The Truth Untold
Dad’s funeral was more of a church service. The preacher who conducted the service didn’t know my dad. He couldn’t speak to the life of the man in the casket. Instead he preached a sermon about the journey we are all on and how it ends up or should end up in heaven. He looked like a snake oil salesman, complete with leisure suit and slicked back hair. In a way he was selling snake oil. The droning on and on of how Jesus loves us, if we would only accept him as our Lord and Savior we would see our dearly departed one day. I am not sure what the after life holds, but if there is a heaven my dad was not there. Although my sister-in-law had informed me not to worry because as Dad lay on his death bed he accepted Jesus into his heart. I was skeptical because he was full of morphine, seemed coerced to me. But who was I to judge? Let the old man have some peace of mind in his last days.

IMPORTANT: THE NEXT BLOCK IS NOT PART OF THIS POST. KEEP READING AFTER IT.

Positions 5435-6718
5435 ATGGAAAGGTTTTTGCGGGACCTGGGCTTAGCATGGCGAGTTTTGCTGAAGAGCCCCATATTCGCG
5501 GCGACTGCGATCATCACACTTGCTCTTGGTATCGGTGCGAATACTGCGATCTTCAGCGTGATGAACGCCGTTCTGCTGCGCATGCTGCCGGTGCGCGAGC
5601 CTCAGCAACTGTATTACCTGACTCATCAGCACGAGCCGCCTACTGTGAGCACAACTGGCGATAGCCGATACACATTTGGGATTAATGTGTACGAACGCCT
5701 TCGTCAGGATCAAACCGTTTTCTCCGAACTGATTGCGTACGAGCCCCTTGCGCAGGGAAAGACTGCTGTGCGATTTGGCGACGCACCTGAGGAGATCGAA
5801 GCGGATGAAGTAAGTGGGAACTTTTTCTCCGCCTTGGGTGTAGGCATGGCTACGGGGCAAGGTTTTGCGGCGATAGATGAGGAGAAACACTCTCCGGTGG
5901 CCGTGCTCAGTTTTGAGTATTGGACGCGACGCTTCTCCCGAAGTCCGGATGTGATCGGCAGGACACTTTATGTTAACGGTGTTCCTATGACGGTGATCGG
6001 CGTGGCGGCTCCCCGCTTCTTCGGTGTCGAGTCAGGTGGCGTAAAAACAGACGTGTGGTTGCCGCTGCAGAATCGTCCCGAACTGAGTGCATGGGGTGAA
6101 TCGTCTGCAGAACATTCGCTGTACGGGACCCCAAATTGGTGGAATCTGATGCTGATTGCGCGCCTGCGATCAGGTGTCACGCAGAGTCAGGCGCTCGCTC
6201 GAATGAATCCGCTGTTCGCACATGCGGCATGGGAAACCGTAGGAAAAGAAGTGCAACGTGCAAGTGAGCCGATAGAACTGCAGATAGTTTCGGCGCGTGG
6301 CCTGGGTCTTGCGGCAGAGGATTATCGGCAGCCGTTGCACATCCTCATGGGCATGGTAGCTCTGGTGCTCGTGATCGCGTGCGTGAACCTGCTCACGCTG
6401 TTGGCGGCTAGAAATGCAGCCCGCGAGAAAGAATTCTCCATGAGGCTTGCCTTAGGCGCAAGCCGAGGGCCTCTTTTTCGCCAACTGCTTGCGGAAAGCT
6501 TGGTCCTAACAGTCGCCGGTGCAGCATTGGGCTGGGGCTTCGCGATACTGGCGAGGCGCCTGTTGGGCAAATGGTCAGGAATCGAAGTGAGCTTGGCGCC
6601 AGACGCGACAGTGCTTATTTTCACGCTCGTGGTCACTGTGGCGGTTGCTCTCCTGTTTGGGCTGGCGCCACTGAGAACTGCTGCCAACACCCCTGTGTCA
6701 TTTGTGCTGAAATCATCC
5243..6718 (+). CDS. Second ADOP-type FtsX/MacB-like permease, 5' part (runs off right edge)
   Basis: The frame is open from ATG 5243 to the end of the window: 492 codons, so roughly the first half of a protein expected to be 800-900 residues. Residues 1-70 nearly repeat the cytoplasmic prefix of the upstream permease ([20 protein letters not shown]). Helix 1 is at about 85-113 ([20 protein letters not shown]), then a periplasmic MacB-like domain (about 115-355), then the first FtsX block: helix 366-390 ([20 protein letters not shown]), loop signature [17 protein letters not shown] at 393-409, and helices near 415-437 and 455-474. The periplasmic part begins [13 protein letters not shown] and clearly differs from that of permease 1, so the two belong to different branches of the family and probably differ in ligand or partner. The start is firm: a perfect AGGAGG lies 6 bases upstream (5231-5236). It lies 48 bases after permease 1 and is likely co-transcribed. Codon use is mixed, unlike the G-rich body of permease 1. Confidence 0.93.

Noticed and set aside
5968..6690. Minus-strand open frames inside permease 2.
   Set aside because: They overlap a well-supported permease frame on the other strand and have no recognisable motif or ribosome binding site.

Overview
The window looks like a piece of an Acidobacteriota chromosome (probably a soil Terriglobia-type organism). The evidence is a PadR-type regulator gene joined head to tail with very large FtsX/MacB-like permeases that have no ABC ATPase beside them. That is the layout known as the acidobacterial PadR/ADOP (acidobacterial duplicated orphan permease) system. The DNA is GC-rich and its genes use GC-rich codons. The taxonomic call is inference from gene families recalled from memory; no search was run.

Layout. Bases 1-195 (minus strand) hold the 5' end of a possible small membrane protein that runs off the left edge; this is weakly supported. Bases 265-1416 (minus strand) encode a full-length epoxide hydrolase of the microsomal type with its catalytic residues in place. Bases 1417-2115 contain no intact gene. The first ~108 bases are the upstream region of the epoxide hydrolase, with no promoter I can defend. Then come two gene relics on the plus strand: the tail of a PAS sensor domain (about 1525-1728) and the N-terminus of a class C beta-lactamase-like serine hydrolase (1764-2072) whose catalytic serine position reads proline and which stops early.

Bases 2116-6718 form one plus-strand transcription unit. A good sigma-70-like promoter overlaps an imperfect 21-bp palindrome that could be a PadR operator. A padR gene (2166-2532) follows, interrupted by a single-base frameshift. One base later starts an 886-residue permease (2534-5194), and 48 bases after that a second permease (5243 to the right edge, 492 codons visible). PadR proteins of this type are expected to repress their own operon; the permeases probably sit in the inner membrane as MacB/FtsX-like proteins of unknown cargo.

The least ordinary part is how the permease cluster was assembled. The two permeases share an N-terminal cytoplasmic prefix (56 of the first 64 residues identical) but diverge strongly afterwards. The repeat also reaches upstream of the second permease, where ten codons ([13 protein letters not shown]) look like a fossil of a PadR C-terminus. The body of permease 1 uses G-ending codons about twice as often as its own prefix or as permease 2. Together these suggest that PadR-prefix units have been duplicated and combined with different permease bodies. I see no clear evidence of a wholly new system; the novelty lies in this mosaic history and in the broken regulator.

I went to the funeral not because it was expected. I went to try to provide comfort to my children, who loved their grandfather. I sat at the end of the pew my body turned away from the people who sat with me. My head was resting in my hand as I leaned into the arm of the pew; appearing indifferent to what was going on, my left leg nervously swinging back and forth. People in the crowd knew I was the child who never came to visit. The insolent daughter who gave her parents endless amounts of grief and sorrow, the daughter who moved away, never visiting, never calling. I was always on trial with my siblings, guilty of missing Christmas, Thanksgiving and birthdays.